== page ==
The Dayton VA Medical Center was one of 121 veterans hospitals demonstrating their commitment to equal treatment for patients regardless of sexual orientation by participating in the 2013 Healthcare Equality Index from the Washington, D.C.-based Human Rights Campaign Foundation.
The survey assesses hospital practices in accommodating lesbian, gay, bi-sexual and trans-gender patients, and whether the hospitals voluntarily participating in the survey comply with legal and regulatory requirements for LGBT non-discrimination.
This year marked a major breakthrough in participation by veterans hospitals, who were encouraged by the U.S. Veterans Health Administration to participate in the survey following the 2011 repeal of “Don’t Ask, Don’t Tell.”
Last year, only one of the nation’s 152 veterans hospitals participated in the annual survey conducted since 2007. Overall, veterans hospitals accounted for about 17 percent of the 718 facilities that participated in the survey.
Several local LGBT activists applauded the dramatic “about-face” in participation by veterans hospitals this year as a long-awaited sign of progress.
“Progress has been made, yet further progress in acceptance is still needed,” said Randy Phillips, a spokesman for the Greater Dayton LGBT Center. “In this study, you see the Dayton VA hospital participated, yet was not listed as a VA medical center standout. Some progress is yet to be achieved.”
Phillips was referring to the “equality leader” designation given to hospitals that met all four core criteria on the survey for having: an LGBT inclusive non-discrimination policy; an LGBT-inclusive visitation policy; an LGBT-inclusive employment non-discrimination policy; and staff training in LGBT patient-centered care.
While the Dayton VA fell short, it easily could have qualified as an of the equality leader if it had been more transparent about the federal policies that it must comply with, said Shane Snowdon, director of the health and aging program for the Human Rights Campaign Foundation.
Inclusive visitation policy
For example, the entire VA system has a non-discrimination policy to protect LGBT patients, but at the time of the survey the Dayton VA did not explicitly ban gender identity discrimination in its patient’s bill of rights or its employment non-discrimination policies, Snowdon said.
The Dayton VA also was marked down for not disseminating materials explicitly telling patients and visitors about its LGBT — inclusive visitation policy.
Under new guidelines for hospitals that receive federal aid signed into law by President Barack Obama, same-sex partners now have the right to visit their loved ones in the hospital.
Previously, most hospitals restricted visitation to relatives only.
“The Dayton VA fell short because they didn’t make people aware at the local level that they’ve got national policies that meet our criteria,” Snowdon said. “They need to publicize these policies in order to be leaders. It doesn’t do me any good if I’m an LGBT patient or employee, but I can’t figure out if you’ve got a good policy for me or not.”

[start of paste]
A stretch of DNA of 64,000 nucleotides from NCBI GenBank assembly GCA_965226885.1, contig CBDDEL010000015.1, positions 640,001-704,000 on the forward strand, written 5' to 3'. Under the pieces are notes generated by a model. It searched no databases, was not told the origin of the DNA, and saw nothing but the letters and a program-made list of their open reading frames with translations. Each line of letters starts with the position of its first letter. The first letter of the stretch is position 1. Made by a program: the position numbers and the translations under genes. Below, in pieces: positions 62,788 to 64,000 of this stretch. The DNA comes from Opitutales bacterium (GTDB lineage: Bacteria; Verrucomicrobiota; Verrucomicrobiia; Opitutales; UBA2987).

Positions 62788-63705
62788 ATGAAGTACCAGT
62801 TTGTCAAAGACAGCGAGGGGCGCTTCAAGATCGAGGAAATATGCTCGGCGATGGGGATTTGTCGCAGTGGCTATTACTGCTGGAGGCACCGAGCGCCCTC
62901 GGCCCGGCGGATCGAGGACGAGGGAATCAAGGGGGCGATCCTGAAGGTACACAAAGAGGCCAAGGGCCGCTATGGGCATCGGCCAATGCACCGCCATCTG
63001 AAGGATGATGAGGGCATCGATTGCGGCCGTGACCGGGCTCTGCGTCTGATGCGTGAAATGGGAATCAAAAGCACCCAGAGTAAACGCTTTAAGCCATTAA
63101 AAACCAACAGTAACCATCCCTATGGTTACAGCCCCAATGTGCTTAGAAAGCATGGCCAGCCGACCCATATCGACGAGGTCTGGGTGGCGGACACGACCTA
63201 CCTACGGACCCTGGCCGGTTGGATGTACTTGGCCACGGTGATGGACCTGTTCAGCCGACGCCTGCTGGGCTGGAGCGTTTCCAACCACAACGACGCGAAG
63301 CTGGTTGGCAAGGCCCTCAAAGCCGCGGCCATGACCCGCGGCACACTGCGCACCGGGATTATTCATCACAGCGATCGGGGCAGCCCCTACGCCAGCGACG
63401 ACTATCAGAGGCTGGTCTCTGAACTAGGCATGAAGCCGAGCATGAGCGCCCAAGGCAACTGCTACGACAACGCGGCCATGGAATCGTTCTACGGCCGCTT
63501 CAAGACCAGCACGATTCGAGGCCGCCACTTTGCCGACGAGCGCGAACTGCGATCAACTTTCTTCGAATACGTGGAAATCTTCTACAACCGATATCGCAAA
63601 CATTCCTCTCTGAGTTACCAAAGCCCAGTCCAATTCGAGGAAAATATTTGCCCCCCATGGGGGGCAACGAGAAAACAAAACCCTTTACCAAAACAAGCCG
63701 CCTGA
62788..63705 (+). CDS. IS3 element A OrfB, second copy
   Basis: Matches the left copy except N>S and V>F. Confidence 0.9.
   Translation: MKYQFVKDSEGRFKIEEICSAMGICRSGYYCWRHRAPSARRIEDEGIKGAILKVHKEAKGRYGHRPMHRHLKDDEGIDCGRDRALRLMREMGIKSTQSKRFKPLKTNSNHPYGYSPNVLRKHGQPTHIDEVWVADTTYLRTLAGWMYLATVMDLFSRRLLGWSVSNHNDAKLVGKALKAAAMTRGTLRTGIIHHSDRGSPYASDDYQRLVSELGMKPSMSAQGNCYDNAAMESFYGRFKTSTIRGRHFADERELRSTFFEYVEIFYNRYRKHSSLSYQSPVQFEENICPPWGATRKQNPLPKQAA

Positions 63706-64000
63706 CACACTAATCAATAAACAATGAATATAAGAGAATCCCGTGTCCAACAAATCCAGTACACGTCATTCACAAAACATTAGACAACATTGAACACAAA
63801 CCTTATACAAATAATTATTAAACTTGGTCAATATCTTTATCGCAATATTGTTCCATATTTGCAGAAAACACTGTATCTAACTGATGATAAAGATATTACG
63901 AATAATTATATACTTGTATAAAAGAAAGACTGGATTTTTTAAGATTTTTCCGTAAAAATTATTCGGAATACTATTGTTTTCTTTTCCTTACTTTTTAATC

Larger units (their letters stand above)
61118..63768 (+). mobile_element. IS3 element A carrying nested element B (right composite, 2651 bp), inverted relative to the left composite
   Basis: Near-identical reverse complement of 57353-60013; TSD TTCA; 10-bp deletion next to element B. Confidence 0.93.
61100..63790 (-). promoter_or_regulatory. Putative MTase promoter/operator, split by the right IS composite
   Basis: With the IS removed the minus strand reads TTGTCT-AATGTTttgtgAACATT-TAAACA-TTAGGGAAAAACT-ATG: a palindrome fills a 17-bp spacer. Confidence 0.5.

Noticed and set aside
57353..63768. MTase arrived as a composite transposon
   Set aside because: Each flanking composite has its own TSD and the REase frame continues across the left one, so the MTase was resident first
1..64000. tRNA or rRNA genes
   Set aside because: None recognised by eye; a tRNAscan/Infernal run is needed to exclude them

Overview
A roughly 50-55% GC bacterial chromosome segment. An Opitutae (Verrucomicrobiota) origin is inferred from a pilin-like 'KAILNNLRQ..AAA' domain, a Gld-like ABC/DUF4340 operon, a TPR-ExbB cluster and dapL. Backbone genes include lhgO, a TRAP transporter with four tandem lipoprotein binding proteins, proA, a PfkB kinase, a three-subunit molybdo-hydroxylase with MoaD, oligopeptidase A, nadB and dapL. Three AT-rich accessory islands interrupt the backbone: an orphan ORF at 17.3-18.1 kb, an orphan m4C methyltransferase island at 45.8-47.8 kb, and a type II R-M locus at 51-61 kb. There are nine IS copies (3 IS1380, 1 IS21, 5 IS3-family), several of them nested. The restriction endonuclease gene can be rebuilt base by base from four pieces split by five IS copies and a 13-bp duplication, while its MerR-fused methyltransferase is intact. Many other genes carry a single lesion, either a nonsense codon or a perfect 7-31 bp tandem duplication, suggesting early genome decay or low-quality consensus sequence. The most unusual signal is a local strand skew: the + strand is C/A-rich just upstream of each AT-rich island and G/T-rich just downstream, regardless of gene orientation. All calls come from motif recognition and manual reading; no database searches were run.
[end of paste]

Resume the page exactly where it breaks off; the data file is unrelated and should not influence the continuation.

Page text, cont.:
The Healthcare Equality Index was wake-up call for the Dayton VA, which has implemented many of its policy recommendations, said Kimberly Frisco, a hospital spokeswoman.
Since participating in the survey, the Dayton VA has incorporated the inclusion of LGBT non-discrimination language within its equal employment opportunity policy, conducted training in LGBT patient-centered care and identified a “special emphasis program manager” for LGBT concerns and issues, among other initiatives.
“Our goal is to have a healthcare facility committed to serving all veterans no matter the race, sex, ethnicity, national origin, disability, religious preference or sexual orientation,” Frisco said. “After seeing the requirements, I think that we have more than met the requirements to be an equality leader in the LGBT Healthcare Equality Index.”
Frisco pointed out that providing health care for LGBT patients was priority even before “Don’t Ask, Don’t Tell” was repealed, although, she said, the hospital doesn’t track the number of LGBT patients they treat because they’d have to ask every patient about their sexual orientation.
“It’s not as easy as asking if you’re male or female,” she said. “But I’ve worked here since 2008, and we’ve been treating LGBT patients for whatever needs they have ever since then.
“We treat them, we help them, we even have counseling for them, but we haven’t put anything in policy until just recently.”
For the first time this year, the Healthcare Equality Index included healthcare facilities from every state.
Ohio was second only to California in the number of hospitals participating in the survey. California accounted for 88 of the 718 facilities in the index. Fifty seven were from Ohio.
“I think the participation reflects the fact that some big hospital networks in Ohio went for it this year,” Snowdon said. “I give a lot of credit to the facilities that took it, did their best and hopefully learned a lot.”
In Ohio, those hospital networks included the TriHealth in Cincinnati, Ohio State University and the University Hospitals of Cleveland.
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